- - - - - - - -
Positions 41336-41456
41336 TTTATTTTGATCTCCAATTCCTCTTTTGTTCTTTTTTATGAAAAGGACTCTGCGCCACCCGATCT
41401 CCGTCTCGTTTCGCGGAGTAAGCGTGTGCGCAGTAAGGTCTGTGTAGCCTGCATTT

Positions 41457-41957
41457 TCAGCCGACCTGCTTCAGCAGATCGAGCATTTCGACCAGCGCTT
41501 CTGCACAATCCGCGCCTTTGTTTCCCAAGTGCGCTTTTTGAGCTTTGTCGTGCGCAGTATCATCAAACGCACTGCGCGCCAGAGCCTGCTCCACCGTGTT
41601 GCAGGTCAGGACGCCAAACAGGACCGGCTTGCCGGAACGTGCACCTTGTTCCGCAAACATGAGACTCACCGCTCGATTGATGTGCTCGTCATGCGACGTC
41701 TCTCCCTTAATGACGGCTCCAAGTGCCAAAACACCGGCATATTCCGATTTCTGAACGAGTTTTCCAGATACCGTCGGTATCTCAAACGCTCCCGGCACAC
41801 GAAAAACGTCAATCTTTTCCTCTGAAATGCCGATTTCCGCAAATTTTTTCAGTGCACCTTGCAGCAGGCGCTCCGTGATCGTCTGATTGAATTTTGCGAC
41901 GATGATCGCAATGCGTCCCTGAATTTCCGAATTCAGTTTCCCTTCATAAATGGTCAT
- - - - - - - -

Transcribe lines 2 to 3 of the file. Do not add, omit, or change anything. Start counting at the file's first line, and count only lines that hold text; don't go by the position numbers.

41336 TTTATTTTGATCTCCAATTCCTCTTTTGTTCTTTTTTATGAAAAGGACTCTGCGCCACCCGATCT
41401 CCGTCTCGTTTCGCGGAGTAAGCGTGTGCGCAGTAAGGTCTGTGTAGCCTGCATTT